Being fevered notes in advance of my participation next week in my campus’s “Great Raft Debate,” a mildly gladiatorial affair in which I and my colleagues from other fields are to harangue and berate each other for our students’ amusement (and small edification, hopefully) in support of why our discipline matters most.
Why should education make the cut?
Consider the apple.
We have always had apples in education, it seems: the apple as the symbol of the profession, a leftover from turn of the century frontier schools when itinerant teachers were given gifts of fruit and vegetables by their students’ parents to supplement their unlivable salaries. How much has changed!
Not a thing, really. We still depend upon the largesse of those we serve to approve bond measures or grant us the security of a living wage, a margin of autonomy approaching that of the humblest civil servant, the security and respect we are taught not to feel entitled to. The apple, well-polished, is still offered to evoke in us a sense of obligation, gratitude for the acknowledgement of those we serve, thanks for noticing me, thanks so much. A gift offered that could be taken back, of course – could just stop showing up on our desk, if we don’t please.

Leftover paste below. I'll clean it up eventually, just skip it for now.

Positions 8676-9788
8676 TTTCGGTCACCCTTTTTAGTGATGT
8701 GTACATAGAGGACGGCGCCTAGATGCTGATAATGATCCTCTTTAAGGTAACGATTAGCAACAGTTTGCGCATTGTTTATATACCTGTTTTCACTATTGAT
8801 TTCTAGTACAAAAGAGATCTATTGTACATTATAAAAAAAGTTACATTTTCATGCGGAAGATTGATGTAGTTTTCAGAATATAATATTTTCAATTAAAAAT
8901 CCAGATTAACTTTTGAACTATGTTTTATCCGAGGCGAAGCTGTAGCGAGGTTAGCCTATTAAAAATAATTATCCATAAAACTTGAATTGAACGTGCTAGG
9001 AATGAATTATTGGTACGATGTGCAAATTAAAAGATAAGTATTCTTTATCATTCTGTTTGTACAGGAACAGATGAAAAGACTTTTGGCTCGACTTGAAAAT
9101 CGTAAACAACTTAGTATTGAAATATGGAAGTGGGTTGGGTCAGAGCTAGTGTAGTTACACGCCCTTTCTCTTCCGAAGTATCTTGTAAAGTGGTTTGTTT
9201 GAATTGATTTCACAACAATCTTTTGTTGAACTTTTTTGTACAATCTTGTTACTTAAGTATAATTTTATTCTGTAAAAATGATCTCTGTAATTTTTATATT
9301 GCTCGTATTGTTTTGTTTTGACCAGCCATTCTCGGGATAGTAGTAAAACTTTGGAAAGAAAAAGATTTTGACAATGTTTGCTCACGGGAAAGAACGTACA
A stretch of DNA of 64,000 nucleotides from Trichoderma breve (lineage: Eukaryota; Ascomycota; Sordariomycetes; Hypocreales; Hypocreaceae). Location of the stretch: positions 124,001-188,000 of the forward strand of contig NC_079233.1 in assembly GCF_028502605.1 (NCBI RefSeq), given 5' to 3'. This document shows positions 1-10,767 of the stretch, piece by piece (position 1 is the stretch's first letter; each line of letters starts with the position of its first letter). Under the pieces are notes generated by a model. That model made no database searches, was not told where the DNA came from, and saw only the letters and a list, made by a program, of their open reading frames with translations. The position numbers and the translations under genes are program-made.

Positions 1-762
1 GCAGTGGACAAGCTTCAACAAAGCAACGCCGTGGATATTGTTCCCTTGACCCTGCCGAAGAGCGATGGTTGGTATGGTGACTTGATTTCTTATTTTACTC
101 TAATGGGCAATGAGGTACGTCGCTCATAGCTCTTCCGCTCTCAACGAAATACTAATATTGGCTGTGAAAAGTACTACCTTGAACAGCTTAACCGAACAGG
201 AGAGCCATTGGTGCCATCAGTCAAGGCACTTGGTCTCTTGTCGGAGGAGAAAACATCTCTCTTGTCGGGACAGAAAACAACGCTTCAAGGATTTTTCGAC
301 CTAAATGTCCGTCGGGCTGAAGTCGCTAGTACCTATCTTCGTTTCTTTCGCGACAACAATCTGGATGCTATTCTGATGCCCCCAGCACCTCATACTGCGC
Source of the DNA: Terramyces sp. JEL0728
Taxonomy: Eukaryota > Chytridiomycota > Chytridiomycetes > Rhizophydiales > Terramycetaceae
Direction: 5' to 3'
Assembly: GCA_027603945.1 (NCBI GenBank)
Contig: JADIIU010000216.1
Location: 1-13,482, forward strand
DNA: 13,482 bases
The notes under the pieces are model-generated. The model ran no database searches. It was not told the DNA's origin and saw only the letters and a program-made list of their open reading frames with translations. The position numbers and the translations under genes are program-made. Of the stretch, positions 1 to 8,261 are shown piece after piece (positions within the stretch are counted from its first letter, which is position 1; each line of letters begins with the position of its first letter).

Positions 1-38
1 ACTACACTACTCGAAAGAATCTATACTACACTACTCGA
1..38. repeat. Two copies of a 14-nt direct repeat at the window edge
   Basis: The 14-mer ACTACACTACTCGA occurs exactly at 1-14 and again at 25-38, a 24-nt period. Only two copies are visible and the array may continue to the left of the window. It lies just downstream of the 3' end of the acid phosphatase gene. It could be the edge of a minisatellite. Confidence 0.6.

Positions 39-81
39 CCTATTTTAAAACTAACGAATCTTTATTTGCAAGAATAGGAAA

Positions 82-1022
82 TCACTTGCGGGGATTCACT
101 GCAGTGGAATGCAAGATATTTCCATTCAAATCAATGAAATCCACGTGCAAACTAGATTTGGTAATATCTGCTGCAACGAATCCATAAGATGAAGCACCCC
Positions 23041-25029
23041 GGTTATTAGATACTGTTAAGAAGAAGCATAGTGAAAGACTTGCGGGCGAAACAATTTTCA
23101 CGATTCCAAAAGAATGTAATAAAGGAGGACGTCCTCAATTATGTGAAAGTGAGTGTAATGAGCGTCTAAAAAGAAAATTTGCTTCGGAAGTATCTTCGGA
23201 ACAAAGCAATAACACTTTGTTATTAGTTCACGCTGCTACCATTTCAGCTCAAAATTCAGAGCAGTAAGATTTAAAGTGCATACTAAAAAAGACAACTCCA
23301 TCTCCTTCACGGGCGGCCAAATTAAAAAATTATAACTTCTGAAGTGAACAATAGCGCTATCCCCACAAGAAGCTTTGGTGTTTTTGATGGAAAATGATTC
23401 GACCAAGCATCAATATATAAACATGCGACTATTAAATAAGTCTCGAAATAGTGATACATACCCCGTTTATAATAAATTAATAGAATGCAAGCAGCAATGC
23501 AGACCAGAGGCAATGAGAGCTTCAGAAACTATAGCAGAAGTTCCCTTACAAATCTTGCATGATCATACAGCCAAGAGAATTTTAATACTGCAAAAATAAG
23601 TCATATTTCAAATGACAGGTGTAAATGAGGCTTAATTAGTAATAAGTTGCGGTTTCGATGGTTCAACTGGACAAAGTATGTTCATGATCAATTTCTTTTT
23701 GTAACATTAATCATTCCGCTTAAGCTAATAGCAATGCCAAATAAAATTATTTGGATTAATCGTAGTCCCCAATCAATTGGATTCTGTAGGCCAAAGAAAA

But beyond all that policy muttering: what’s in an apple? What will this symbol of domesticity offer us on our desert island? By what lights should the discipline it represents be selected as the Thing We Bring, the thing that will best guarantee that what we most care about will live on as we rebuild?
Seeds and stems, is what. Seeds and stems.
Hear me out.
Education is not really about the What. Education is about the How.
Foul! you cry. As we are talking about it in the last years, education sure seems to be all about the What! What shall the children learn, and what shall we do to them to be sure they’ve learned it? Curriculum, the common core, is all we really hear or think about these days, as if education were really about how well-furnished your mind is at the end of the process, how much you’ve crammed in there and how well you can show you’ve got it. How many shiny apples in your basket, anyway? How high your scores, how fancy your degrees?
The truth is that What is secondary to How. Did you know the fruit of the apple – the shiny, sweet part, the part you see and polish and desire – isn’t really part of the plant? It’s a “false fruit,” by which botanists mean (as far as I can gather from Wikipedia) that it doesn’t actually come from the germination of pistil and stamen by a lascivious bee. It’s a by-product of that fertilization, is all, a fortuitous result. It doesn’t even grow out of the same place as where the fertilization action happens, doesn’t really serve any purpose for the furthering of the species, except as something tasty for a predator to eat and excrete and disseminate the seeds of.
The How is about seeds and stems. It goes like this.